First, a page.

Wednesday, January 28, 2009

சத்யம் கம்ப்யூட்டர் ஆரம்பித்தவர் கையல சூறையடப்பட்டது

Satyam's Rs5000cr disappears in three
New Delhi: Bank statements show that Satyam had funds of over Rs 5,000 crore as of September 2008, but by January 2009 when company founder Ramalinga Raju admitted to fudging accounts the IT firm could have been left with just Rs 200 crore of maturable fixed deposits. The scam-tainted firm had short-term or long-term fixed deposits of over Rs3,300 crore, and another Rs 300 crore of accrued interest, in addition to current account deposits of over Rs 1,800 crore, as per the last auditing done by Price WaterHouse for the quarter ending September 2008. The company is believed not to have made any term deposit after mid-February 2007, though it did make a few short-term or margin money deposits, amounting to about Rs 10 crore till September 2008. The auditing was done on the basis of statements sent by a host of banks detailing the fixed long-term deposits, along with maturity, ranging between October 2008 and February 2009. With such a cash and deposits position, the IT company should not have had any worry on the cash front and a concern to mobilise resources for the payment of salaries to staff. In his statement on January 7, Raju had said that he was disclosing the manipulation of accounts after failing in his last-ditch effort to salvage Satyam through acquisition of the two Maytas firms on December 16. However, the bank statements, on which PWC relied for the auditing, reveal that more than 90 per cent of the total deposits had matured by January 7.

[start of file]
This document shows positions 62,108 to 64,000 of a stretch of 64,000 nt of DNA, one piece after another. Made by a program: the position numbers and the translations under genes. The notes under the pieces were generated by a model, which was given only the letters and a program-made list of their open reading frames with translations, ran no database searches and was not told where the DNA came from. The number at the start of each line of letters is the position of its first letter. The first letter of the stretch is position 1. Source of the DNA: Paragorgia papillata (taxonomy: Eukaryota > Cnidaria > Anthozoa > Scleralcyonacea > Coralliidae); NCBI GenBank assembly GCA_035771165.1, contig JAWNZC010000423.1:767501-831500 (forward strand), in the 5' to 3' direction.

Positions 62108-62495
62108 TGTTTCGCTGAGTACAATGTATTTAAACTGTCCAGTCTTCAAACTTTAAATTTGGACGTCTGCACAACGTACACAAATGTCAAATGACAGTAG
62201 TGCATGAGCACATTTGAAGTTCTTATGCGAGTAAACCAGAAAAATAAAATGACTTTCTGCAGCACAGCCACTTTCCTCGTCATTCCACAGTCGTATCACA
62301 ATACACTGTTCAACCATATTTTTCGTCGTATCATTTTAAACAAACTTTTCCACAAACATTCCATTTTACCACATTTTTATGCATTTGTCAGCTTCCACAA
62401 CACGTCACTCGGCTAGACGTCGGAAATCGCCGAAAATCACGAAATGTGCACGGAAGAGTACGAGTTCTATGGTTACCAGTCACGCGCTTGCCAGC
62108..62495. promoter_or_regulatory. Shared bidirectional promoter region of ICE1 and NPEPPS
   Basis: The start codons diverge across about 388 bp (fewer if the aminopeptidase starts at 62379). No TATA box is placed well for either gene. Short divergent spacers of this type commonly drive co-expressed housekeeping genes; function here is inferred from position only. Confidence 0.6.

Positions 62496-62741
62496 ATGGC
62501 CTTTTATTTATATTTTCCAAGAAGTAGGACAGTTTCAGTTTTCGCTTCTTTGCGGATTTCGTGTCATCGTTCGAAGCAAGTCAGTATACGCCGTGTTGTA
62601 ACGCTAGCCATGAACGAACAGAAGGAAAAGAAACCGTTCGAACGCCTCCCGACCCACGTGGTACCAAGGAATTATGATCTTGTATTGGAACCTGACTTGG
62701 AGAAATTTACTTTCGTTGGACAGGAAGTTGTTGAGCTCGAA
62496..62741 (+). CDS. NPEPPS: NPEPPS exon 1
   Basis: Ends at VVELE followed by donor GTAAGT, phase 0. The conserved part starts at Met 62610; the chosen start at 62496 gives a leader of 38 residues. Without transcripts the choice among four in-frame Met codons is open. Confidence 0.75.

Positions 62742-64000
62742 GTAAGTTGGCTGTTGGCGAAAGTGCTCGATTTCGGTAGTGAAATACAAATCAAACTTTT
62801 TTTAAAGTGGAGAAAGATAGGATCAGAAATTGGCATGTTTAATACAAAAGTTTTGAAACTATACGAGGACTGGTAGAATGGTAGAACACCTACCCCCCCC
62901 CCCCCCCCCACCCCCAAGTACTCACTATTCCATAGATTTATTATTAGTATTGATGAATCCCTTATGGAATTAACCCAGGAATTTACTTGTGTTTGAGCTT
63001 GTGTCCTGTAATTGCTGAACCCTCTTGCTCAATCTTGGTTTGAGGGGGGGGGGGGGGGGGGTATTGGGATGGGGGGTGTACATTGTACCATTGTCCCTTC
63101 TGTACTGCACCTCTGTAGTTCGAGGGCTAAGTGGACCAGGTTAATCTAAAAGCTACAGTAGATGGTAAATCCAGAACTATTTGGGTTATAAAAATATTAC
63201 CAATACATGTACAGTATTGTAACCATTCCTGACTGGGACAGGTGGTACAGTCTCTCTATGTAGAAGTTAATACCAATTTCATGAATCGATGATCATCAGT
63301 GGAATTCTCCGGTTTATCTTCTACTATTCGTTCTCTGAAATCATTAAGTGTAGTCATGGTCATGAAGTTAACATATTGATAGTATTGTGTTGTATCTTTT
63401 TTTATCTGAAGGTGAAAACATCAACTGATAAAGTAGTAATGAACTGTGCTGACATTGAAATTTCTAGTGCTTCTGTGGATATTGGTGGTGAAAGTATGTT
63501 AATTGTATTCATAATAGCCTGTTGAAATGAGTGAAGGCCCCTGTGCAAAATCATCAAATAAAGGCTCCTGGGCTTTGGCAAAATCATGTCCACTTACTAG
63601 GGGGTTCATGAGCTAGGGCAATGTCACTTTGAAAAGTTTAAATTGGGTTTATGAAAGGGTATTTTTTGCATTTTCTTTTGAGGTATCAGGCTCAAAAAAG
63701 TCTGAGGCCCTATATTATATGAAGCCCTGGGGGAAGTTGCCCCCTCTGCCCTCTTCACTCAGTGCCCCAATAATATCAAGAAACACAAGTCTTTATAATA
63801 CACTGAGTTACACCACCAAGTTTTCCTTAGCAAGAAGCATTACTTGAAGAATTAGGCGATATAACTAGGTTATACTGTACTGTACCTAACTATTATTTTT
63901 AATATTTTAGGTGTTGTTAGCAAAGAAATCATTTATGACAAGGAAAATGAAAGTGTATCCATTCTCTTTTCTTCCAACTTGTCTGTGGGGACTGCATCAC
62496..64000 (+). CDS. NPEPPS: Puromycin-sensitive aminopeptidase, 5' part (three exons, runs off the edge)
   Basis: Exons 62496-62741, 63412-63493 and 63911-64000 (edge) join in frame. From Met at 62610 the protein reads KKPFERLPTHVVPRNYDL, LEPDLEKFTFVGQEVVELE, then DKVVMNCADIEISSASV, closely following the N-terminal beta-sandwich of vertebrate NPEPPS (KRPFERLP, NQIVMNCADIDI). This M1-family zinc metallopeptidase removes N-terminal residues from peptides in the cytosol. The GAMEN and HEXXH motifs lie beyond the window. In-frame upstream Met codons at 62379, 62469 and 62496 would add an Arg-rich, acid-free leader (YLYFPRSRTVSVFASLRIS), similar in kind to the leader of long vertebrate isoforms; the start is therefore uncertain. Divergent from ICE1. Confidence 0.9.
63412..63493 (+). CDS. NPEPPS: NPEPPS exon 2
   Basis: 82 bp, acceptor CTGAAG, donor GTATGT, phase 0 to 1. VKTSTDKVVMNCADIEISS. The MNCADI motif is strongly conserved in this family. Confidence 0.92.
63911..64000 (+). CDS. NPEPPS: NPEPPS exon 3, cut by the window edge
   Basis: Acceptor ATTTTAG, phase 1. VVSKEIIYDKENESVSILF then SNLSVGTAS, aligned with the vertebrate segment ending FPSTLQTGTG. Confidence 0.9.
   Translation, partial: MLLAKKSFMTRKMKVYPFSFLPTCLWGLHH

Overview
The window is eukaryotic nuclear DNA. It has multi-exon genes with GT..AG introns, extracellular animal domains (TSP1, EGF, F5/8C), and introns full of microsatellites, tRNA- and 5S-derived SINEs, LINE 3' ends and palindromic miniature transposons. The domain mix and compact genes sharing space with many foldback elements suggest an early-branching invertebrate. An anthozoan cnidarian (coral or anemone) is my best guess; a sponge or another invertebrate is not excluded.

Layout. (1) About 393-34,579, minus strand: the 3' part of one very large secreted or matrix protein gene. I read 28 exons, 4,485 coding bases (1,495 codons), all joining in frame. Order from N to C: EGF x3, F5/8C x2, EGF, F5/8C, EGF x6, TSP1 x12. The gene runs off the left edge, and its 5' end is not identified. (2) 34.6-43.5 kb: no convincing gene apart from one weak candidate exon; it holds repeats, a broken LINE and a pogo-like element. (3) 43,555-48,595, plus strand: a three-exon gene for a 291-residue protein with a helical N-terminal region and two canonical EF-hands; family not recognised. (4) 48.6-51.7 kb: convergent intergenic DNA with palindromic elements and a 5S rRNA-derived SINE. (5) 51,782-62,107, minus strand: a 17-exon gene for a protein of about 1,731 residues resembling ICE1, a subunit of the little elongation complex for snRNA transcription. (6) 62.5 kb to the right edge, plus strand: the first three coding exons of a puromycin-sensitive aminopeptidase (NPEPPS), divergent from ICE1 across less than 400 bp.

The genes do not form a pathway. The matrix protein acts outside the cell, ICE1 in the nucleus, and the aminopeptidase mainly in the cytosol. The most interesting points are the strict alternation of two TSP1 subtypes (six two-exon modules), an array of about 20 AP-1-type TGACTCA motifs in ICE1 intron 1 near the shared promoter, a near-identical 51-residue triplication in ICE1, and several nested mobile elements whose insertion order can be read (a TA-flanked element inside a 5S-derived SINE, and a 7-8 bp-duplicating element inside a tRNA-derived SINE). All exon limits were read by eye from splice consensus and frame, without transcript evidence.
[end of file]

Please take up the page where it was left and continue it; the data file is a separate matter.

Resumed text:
Ramalinga Raju and his brother Rama Raju, accused of committing a Rs40 billion fraud that threaten to shake the very foundation of Satyam Computers, are in jail. The three-member director board constituted by the Government has got down to brass tacks. The Government has further offered financial support to bail out the beleaguered Satyam. The 50,000 odd employees of Satyam find themselves at sea, with some IT majors deciding against hiring displaced Satyam staff. There are fears over the adverse fallouts of the Satyam fraud on the international reputation of the exports-driven Indian IT industry.


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